The House of Representatives is now scheduled to take two votes late Thursday that together hand hundreds of billions of dollars to the wealthiest among us while raising taxes on working families with children and students, slashing $250 billion in nutrition aid, Medicaid, and other services for the poor, and abandoning the long-term unemployed. These choices are a dismaying backwards step and should be rejected.Rather than voting to move forward with a balanced plan to protect low- and middle-income people and prevent service cuts that will stall our economy now and for years to come, the House will only be allowed to vote to do the following:
- Let income tax rates rise on incomes over $1 million, but protect loopholes and estate tax breaks that overwhelmingly favor millionaires: The Boehner amendment (so-called "Plan B") gets no new revenue on income between $250,000 and $1 million, ends limits on tax breaks, even for those with the highest incomes, and keeps the current extremely low tax on multi-million dollar estates. This will provide millionaires with an average tax cut of $50,000 a year, and will provide $1 million to the 3 in 1,000 wealthiest estates. By leaving rates low on income between $250,000 and $1 million, the House will vote to lose $400 billion in revenue, 70 percent of which will go to households with incomes over $1 million. By failing to make the estate tax more fair, the House will lose another $120 billion.
- Increase taxes on working families with children and students: The Boehner amendment ends improvements to the Earned Income Tax Credit and Child Tax Credit that help low-income working families. This means 12 million families benefiting from the Child Tax Credit will see their taxes go up by $800, on average. Six million families will pay an average $500 tax increase because the House cuts the EITC. Families struggling to pay for their children's college costs will lose $1,100 because the House ends the American Opportunity Tax Credit.
- Slash spending on vital services: The House will return to legislation it passed last spring to replace one year of cuts to the Pentagon and many domestic services scheduled to start in January with ten years of deep cuts, which were rightly rejected by the Senate and the Obama Administration. These include hastening cuts to SNAP/food stamps that would cost at least $8 - $10 per person per month, reducing benefits back down to $1.30 per meal. They will also deny SNAP to 2 million people who now get benefits because their low incomes qualify them for programs such as Temporary Assistance for Needy Families. This change will also result in 280,000 low-income children losing free school meals. The House will also be asked to vote to slash health care premium subsidies under the Affordable Care Act for 350,000 people, and cut Medicaid funding to Puerto Rico and other territories even though Puerto Rico, despite its disproportionate poverty, receives far lower federal Medicaid payments than any state (a high of 35 percent in 2010; states receive no less than 50 percent of Medicaid costs). The amendment also allows states to make cuts in their Medicaid programs below the levels in place when the Affordable Care Act passed, which could reduce eligibility or benefits for millions of people. Among other mean-spirited cuts, the amendment would totally eliminate the $1.7 billion Social Services Block Grant, denying funding to protect children and seniors from abuse or neglect, for meals on wheels for seniors, for child care and foster care, and many other services. And on top of the other cuts to the Child Tax Credit, millions of immigrant working families with incomes averaging $21,000 will lose it altogether, costing them about $1,800.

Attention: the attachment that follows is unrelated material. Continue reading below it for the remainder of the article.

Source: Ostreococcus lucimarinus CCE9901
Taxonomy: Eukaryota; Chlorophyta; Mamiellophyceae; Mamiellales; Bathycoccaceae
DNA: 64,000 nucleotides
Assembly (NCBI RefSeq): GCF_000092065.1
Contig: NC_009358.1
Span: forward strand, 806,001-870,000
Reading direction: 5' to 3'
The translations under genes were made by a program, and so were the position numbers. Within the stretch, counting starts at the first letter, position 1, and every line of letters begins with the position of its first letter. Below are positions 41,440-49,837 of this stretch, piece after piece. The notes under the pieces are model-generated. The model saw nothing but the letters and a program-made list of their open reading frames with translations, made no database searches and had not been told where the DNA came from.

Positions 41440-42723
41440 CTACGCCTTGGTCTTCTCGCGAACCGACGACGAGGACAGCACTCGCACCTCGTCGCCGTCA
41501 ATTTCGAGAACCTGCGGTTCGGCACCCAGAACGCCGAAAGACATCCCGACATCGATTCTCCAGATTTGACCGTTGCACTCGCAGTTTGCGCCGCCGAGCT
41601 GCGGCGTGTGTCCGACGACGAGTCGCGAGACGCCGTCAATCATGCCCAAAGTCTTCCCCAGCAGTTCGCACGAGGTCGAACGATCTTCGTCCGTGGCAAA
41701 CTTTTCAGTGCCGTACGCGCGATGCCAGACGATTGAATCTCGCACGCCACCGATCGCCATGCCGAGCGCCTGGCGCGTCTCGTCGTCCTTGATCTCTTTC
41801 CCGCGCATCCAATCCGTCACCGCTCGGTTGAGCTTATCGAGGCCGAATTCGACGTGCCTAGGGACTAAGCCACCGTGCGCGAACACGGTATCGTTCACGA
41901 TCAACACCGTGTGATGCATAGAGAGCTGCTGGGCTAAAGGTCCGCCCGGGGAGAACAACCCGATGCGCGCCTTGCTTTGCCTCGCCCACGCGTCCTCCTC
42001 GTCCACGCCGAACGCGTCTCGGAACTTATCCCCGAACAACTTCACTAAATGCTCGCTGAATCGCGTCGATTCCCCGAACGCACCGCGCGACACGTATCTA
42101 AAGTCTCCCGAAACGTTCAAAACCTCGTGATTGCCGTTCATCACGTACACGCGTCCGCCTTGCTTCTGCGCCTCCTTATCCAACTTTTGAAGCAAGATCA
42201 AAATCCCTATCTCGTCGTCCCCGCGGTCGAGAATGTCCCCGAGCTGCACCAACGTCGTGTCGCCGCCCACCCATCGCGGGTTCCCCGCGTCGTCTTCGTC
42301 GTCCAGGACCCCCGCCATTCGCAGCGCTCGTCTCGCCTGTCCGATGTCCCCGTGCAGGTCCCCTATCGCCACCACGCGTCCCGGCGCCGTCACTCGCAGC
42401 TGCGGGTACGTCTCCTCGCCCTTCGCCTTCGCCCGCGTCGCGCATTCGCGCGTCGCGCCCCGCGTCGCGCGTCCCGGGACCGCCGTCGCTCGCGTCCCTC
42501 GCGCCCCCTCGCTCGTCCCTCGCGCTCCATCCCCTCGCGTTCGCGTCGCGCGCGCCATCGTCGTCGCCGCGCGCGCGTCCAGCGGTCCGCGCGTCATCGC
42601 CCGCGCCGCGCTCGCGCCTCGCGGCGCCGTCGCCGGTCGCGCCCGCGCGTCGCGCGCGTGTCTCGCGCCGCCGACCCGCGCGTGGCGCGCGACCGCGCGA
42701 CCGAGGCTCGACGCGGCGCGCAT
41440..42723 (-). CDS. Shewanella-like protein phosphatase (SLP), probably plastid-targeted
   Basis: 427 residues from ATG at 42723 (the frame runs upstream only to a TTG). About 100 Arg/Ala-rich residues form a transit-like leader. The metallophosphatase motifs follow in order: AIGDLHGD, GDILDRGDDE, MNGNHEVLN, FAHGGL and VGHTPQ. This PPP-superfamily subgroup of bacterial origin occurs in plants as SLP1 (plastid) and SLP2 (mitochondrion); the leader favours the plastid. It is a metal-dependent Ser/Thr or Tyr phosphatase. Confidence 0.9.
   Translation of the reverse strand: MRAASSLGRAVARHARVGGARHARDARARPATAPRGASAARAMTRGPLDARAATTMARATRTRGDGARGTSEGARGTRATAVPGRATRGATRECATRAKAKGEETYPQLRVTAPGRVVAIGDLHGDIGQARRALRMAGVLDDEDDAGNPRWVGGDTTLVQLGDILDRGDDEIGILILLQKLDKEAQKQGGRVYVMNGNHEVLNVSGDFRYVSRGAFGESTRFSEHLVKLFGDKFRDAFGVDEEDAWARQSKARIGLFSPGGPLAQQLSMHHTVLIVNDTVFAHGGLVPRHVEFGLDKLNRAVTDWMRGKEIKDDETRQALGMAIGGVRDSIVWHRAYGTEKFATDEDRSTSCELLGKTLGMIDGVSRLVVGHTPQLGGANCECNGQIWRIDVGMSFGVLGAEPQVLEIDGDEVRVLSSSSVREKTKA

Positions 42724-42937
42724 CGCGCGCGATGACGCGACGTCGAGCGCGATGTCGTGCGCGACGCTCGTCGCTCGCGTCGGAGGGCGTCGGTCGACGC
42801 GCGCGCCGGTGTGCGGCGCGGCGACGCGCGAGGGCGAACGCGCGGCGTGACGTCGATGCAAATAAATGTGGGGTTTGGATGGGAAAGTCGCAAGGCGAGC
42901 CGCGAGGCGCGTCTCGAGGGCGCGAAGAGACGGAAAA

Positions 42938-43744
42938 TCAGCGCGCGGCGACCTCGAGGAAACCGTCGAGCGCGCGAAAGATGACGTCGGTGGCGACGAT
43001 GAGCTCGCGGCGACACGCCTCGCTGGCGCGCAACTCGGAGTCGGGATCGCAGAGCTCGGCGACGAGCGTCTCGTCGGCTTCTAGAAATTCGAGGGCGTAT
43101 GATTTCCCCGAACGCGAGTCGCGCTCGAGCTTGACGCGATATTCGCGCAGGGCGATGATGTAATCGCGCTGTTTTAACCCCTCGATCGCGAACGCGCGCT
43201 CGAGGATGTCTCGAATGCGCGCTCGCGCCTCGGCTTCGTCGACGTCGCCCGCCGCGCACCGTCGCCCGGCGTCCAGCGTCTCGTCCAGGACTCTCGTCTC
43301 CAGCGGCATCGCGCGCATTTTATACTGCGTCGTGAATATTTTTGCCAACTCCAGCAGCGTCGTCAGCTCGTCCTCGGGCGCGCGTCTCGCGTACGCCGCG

Voting for these two amendments is a clear choice to increase hardships for low- and moderate- income people while providing hundreds of billions to the people at the very top.
But it gets worse. At the end of this year, the federal unemployment insurance program for the long-term jobless will expire, leaving 2 million unemployed people to go without unemployment benefits abruptly right after Christmas, and hundreds of thousands more losing that help in the following few months. The House does nothing to spare them, even though 4 in 10 of today's jobless have been out of work more than six months.
The votes the House are scheduled to take late Thursday are a harmful distraction. Instead, the House and Senate should hurry up and adopt a plan to increase taxes on the top 2 percent and multi-million dollar estates, protect Medicaid and Medicare beneficiaries, and invest in infrastructure to create jobs. Congress should get rid of the cuts now planned for domestic appropriations such as education, Head Start, housing, child care, child nutrition (WIC), and so much more - such programs are already projected to be cut by about $1.5 trillion over the next decade. Congress and the Administration can and should find additional savings in the Pentagon, and should reject cuts to Social Security and a host of low-income programs that will occur if inflation adjustments are reduced.
We need leadership - to protect low-income and vulnerable people, not make them worse off, and to keep the economy moving, not stalled because millions of people have less to spend. Please vote against the wrong-headed amendments on Thursday, and get to work on something that will help.